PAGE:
• A website co-designed with young people which includes information the Pathway and Standards; quotes on why these Standards matter to children and young people; associated legislation, policy and guidance; and illustrative links to the Health and Social Care Standards and How good is our school? Quality Indicators. This resource will continue to be updated so please share any feedback or questions.

Contact
Get in touch with deborah.nolan@strath.ac.uk for more information or to discuss collaborative working opportunities.

BACKGROUND

The Secure Care National Project (2015 to 2018)

Led by Alison Gough, as Secure Care National Advisor, the project worked with a wide range of sector leads, partners and care experienced young people to:

  • ensure the effective delivery of service to children in secure care
  • review current trends, achievements and risks
  • make recommendations to partners about future configuration of the secure estate

Recommendations from the Project led to the establishment of a national Strategic Board to provide leadership and direction, giving a voice to care experienced young people and involving them in driving a long-term programme of transformation for secure care and approaches to young people in and on the edges of secure care in Scotland. As part of this, the STARR (secure care experienced advisory) group was created, bringing together adults and young people with lived experience of the care system.

Find out more about the work of the Secure Care National Project.

Related reports and documents

Secure Care in Scotland: A Scoping Study

Secure Care in Scotland: Looking Ahead

Chief Social Work Officers and secure care

Secure Care in Scotland: Young People’s Voices

IRISS FM podcast: Secure Care in Scotland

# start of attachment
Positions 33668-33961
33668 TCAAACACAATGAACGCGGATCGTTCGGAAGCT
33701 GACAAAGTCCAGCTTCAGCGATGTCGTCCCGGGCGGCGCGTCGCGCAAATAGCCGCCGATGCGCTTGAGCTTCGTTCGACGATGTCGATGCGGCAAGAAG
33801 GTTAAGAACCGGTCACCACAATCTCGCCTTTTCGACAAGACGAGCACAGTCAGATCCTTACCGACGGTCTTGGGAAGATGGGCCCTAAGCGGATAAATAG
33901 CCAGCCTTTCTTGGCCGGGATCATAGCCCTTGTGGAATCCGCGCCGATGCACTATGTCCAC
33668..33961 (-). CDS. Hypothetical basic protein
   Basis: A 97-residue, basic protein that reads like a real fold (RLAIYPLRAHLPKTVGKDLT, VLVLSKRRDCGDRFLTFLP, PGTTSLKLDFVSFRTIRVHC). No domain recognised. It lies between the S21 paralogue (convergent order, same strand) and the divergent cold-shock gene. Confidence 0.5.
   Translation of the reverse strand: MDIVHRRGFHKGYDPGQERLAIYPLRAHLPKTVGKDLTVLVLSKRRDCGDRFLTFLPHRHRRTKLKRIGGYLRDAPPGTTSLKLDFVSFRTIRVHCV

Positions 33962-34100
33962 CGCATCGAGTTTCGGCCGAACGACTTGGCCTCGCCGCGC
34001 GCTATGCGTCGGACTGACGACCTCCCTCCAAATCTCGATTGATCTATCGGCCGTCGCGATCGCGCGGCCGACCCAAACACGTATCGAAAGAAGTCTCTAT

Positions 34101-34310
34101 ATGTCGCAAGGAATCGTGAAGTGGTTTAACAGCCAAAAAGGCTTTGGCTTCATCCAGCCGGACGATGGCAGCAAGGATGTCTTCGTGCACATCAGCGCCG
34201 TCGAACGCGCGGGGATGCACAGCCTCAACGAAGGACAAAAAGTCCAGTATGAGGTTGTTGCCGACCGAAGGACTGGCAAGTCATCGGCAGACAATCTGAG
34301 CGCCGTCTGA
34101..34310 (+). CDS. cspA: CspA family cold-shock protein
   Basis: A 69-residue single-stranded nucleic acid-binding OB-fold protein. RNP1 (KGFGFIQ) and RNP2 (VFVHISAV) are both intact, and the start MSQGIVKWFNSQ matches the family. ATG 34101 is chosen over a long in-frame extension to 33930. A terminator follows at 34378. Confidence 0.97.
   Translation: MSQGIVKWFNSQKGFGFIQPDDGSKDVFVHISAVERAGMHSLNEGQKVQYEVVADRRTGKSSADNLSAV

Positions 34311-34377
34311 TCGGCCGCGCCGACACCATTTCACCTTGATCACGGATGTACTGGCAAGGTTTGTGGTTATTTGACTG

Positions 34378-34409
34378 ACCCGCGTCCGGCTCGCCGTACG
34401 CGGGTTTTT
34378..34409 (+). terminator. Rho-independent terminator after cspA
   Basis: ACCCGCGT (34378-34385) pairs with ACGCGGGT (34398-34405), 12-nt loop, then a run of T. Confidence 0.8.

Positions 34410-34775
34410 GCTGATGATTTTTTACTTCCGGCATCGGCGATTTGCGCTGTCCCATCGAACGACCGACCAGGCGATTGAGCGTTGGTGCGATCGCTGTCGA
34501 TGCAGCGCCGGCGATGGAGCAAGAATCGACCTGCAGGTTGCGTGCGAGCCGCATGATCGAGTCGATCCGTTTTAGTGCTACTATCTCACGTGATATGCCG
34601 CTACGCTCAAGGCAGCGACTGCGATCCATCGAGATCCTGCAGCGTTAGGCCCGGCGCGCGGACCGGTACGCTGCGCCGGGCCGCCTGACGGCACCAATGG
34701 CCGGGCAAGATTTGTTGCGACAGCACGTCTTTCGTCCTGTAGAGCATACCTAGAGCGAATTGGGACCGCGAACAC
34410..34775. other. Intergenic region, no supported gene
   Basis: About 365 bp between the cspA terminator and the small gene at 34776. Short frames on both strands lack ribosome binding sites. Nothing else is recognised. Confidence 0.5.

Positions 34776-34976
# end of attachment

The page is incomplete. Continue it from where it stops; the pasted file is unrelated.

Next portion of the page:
Secure Care Strategic Board: report to Scottish Ministers

Secure Care Strategic Board minutes

Secure Care in Scotland: Cross border placements

Secure Care Practice Development (2019 onwards)

Debbie Nolan, Practice Development Advisor with CYCJ, has continued to work with a range of partners to:

  • support and coordinate design, delivery and implementation of the Secure Care National Standards
  • support improvements, and transformational change, in response to young people where there are extreme needs, vulnerabilities and actual risk of significant harm to self and/or others
  • continue links with the STARR group
  • build on research, evidence and data analysis

This work has fed into the Secure Care Group that was established to provide strategic oversight to ensure that the remaining tasks of the Secure Care Strategic Board are completed and that there is no overlap or duplication of effort with the work of the Independent Care Review.

Related reports and documents

ACEs, Places and Status: Results from the 2018 Scottish Secure Care Census

Quality Framework for secure care accommodation centres (Care Inspectorate)

Submission on behalf of CYCJ to the Justice Committee on Secure Care Places for Children and Young People in Scotland. View the resulting report here. 

Secure Care Group Minutes

Secure Care Group: terms of reference
Secure Care Group minutes: June 2019
Secure Care Group minutes: May 2019
Secure Care Group minutes: March 2019
Secure Care Group minutes: September 2019

CYCJ e-bulletin updates

The View from Secure Care – April 2020

The View from Secure Care – May 2020

The View from Secure Care – June 2020

The View from Secure Care – July 2020

The View from Secure Care – August 2020

The View from Secure Care – January 2021

The View from Secure Care – February 2021

Blogs and Information Sheets

Good deeds from the Good Shepherd Centre

Deprivation of Liberty in Northern Ireland

Routes into Secure Care

Contact Us

Children's and Young People's Centre for Justice
University of Strathclyde
Lord Hope Building, Level 6
141 St. James Road Glasgow G4 0LT

(0141) 444 8622

cycj@strath.ac.uk